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I'm working on a project and an existing plugin (from the WordPress repository) has most of the features I need, but there are changes that I need to make to the plugin in order for it to meet my requirements. It's my understanding that if a plugin is released under the GNU Public License, that it can be freely modified. But what if the plugin has no mention of a license? I was initially under the impression that everything released in the WordPress repository is under that license, but I'm struggling to find an official source with that statement for plugins.

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You should ask your lawyer, never ask legal advice from random people on the net.

Regardless of the legal question, it is rarely a smart idea to fork a plugin unless you understand that from that point forward it is your plugin. You can smartly use GIT to manage synchronizing when the original code updates, but the more changes you make to it, the harder it will become.

This might not be a biggy for a 100 LOC plugin, but will be much harder to maintain if the plugin has 10k LOC. Foe example yoast right now has a new version at least every week, are you really going to merge the code bases every week? that is going to add an overhead to you developent process.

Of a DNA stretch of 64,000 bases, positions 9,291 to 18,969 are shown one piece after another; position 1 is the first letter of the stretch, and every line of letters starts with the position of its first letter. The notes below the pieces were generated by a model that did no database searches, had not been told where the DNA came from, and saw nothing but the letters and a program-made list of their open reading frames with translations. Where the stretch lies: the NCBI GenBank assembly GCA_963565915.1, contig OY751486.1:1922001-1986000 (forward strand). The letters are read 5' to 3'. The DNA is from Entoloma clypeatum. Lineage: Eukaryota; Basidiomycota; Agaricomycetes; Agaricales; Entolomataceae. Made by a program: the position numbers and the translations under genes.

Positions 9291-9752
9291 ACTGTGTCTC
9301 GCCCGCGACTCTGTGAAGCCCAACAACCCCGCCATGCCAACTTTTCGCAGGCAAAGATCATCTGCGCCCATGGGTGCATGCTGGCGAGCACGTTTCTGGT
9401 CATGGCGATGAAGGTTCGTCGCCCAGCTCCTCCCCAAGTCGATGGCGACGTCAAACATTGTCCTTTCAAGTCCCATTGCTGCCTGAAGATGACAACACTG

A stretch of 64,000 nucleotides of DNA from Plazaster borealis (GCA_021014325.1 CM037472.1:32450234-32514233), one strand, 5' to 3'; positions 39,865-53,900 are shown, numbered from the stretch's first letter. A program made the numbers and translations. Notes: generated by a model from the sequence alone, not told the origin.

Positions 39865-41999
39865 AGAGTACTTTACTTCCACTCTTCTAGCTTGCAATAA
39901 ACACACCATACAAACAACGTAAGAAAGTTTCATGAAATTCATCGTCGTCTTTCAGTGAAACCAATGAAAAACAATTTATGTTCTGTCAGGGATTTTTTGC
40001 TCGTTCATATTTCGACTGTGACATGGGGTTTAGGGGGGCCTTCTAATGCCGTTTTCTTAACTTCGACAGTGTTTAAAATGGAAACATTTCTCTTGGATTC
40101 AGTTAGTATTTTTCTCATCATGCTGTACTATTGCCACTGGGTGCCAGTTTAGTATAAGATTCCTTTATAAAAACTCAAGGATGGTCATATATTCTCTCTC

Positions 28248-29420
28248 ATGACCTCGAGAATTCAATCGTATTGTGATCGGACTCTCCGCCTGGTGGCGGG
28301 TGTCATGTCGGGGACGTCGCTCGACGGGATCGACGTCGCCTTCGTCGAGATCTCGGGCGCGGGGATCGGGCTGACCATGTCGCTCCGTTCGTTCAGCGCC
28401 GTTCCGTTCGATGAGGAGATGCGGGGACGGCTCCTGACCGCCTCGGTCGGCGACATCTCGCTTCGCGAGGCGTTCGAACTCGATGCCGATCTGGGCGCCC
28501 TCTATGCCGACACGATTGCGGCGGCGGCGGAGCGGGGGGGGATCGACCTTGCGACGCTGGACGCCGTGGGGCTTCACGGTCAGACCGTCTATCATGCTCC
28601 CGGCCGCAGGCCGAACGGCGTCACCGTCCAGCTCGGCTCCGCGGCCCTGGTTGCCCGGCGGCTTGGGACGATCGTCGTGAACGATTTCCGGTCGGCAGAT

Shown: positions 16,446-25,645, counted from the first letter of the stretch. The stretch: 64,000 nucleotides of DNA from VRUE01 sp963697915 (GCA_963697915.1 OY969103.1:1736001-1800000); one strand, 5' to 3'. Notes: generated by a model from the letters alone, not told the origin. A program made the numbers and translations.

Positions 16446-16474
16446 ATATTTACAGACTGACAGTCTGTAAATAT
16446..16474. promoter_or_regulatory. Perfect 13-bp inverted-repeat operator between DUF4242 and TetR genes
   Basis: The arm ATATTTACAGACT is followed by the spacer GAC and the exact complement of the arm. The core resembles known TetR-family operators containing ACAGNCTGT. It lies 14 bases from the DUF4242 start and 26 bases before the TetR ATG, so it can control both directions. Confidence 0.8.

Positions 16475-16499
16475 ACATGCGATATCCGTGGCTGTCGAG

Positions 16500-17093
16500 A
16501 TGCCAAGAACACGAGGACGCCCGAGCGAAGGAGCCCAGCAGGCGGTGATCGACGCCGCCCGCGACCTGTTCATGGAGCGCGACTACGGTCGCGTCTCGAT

Forking of plugin or theme should be the last thing on your mind regardless if its legal or not.

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You're correct, all plugins from wordpress.org have to be GPLv2 or later

Plugins must be compatible with the GNU General Public License v2 or later. If a license is not specified, code will be considered “GPLv2 or later.”

If you don't see the licence outright, you can explore the plugins source code on the repo with

https://plugins.svn.wordpress.org/{plugin_slug}/trunk/

Where "{plugin_slug}" is the slug of your plugin, like my-plugin. You'll be looking for a file like LICENCE.txt or check out readme.txt there should be a License: x in the first few lines. Also the main plugin .php file (differs for each plugin, but usually shares the same name as the plugin slug) may mention the licence.

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  • License actually have nothing to do with the OP's question – Mark Kaplun Aug 16 '18 at 16:34
  • Whatchu talking about Mark? he mentions "licence" 3 times and even has it as a tag. – David Sword Aug 16 '18 at 16:38
  • that is because technical people understand zero about law and therefor do not even know how to properly phrase what they want to ask. – Mark Kaplun Aug 16 '18 at 16:39
  • to be explicit the answer is probably "yes" regardless of the license for 99% for the cases – Mark Kaplun Aug 16 '18 at 16:41

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